Distance to the Centaurus cluster and its subcomponents from surface brightness fluctuations*
Sternwarte der Universität Bonn, Auf dem Hügel 71, 53121 Bonn, Germany
2 Departamento de Astronomía y Astrofísica, P. Universidad Católica, Casilla 104, Santiago 22, Chile
Corresponding author: S. Mieske, firstname.lastname@example.org
Accepted: 28 July 2003
We present I-band Surface Brightness Fluctuations (SBF) measurements for 15 early type galaxies (3 giants, 12 dwarfs) in the central region of the Centaurus cluster, based on deep photometric data in 7 fields obtained with VLT FORS1 and with very good seeing. From the SBF-distances to our sample galaxies we determine the distance of the Centaurus cluster to be 41.3 ± 2.1 Mpc (33.08 ± 0.11 mag). This places the Centaurus cluster at about the same distance as the “Great Attractor”. We find a distance difference of 0.27 ± 0.34 mag between the two subcomponents Cen 30 and Cen 45, ruling out that both components are separated by their Hubble flow distance. A distance difference of 0.48 ± 0.21 mag is found between the central galaxies NGC 4696 (Cen 30) and NGC 4709 (Cen 45) of both components, supported by the different turn-over magnitudes of their respective globular cluster systems. This suggests that Cen 45 is falling into but has not yet reached Cen 30, supporting the idea of a large scale filament along the line of sight towards Centaurus (Churazov et al. [CITE]). 83.0 ± 8.3 km sMpc-1 is obtained for our Cen 30 sample taking into account the peculiar motion of the Local Group into the direction of the Centaurus cluster. This value of H0 corresponds to a much smaller Hubble flow distortion in the direction of Centaurus than determined by Tonry et al. ([CITE]), implying that the GA mass estimate by Tonry et al. may be too high and/or that the Centaurus cluster falls into the GA almost perpendicularly to the line of sight. As our mean single measurement error is very close to the measured distance scatter of the investigated galaxies, we can only derive an upper limit of ±10 Mpc radial extension for the Centaurus cluster, corresponding to a five times larger radial than tangential extension. No evidence for an infall pattern into the Great Attractor is found within the uncertainties for the 11 galaxies with measured redshifts.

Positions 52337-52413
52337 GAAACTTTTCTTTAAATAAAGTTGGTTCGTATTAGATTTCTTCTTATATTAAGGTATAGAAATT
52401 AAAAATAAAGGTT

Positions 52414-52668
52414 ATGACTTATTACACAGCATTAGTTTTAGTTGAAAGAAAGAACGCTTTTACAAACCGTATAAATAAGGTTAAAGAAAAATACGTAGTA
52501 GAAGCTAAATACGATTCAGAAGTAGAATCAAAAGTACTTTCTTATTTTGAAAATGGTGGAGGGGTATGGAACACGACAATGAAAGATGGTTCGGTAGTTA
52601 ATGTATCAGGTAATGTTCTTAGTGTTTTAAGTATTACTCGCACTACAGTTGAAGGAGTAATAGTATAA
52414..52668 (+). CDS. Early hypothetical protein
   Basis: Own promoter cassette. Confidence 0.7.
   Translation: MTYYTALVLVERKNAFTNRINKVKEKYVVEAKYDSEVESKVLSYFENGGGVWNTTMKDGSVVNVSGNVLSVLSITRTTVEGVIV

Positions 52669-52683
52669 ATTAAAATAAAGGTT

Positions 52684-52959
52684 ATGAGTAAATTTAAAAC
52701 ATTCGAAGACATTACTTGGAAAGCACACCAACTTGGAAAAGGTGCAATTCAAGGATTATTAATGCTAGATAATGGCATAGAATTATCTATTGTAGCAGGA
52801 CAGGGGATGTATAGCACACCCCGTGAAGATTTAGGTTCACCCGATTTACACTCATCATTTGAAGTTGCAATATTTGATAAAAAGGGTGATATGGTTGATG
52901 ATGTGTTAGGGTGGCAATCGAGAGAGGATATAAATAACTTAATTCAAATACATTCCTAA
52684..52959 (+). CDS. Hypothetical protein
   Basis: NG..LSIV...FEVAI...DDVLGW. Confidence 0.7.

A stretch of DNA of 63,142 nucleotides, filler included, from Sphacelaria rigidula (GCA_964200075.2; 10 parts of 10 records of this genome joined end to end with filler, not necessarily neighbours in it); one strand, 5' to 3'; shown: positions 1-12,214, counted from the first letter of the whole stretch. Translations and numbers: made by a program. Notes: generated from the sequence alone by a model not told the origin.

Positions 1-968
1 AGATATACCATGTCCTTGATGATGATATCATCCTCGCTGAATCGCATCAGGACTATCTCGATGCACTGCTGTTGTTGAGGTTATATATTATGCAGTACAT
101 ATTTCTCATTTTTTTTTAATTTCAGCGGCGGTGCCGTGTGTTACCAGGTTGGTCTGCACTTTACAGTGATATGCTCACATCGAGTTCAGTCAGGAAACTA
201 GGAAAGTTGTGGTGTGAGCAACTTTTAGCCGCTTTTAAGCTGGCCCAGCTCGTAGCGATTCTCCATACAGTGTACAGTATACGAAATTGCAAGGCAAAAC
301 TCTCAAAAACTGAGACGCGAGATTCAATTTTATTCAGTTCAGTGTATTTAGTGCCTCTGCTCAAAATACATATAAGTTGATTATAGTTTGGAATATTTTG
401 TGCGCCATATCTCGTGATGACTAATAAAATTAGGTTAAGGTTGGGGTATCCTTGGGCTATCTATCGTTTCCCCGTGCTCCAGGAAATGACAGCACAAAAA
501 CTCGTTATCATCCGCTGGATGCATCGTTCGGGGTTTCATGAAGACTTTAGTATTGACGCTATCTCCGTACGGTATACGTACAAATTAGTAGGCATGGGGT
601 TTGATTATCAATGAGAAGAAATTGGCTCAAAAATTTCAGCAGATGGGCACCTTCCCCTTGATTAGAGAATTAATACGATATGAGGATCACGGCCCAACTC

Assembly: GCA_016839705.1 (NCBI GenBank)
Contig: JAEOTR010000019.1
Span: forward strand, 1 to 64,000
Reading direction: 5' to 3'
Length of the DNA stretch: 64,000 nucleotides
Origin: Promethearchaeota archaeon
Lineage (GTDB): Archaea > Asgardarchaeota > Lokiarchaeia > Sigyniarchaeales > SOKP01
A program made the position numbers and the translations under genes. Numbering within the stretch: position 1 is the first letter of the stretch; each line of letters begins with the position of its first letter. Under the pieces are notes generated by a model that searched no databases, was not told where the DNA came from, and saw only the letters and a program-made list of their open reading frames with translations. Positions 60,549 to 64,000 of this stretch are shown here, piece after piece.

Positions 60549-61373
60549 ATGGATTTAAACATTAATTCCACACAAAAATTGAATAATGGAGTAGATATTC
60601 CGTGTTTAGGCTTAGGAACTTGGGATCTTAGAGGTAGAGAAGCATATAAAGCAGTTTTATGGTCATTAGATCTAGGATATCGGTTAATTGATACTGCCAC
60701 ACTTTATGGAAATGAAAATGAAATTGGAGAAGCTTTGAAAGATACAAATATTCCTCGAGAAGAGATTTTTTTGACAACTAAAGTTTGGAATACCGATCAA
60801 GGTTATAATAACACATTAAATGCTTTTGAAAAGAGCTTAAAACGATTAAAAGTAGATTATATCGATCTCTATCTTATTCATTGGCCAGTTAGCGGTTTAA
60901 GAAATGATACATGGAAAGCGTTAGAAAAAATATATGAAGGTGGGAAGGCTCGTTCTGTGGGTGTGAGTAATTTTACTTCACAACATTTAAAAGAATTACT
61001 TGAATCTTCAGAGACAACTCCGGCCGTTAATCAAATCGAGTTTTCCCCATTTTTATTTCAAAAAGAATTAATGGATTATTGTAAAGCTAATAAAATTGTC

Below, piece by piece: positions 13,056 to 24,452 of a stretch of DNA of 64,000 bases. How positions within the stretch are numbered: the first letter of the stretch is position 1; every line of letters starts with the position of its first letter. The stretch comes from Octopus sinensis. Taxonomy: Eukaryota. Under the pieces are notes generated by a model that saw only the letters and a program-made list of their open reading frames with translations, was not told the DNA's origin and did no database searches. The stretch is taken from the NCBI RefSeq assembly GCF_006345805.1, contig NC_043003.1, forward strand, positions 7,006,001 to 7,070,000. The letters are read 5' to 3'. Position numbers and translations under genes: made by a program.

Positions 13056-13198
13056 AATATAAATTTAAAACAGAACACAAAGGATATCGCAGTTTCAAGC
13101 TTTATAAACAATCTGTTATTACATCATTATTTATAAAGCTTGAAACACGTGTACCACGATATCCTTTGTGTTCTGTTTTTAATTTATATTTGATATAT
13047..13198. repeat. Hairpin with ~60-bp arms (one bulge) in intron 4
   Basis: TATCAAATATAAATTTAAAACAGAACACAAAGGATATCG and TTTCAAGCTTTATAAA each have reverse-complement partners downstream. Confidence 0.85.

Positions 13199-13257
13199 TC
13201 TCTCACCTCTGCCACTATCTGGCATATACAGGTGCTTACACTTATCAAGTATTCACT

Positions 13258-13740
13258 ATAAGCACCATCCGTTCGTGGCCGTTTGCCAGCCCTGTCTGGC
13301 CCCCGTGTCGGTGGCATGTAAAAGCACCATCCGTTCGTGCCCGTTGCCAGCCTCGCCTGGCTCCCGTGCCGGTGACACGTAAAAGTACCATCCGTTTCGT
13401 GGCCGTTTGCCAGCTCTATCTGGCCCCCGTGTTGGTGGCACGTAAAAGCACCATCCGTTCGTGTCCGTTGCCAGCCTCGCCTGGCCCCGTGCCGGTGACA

Key words: galaxies: clusters: individual: Centaurus cluster / galaxies: distances and redshift / techniques: photometric
© ESO, 2003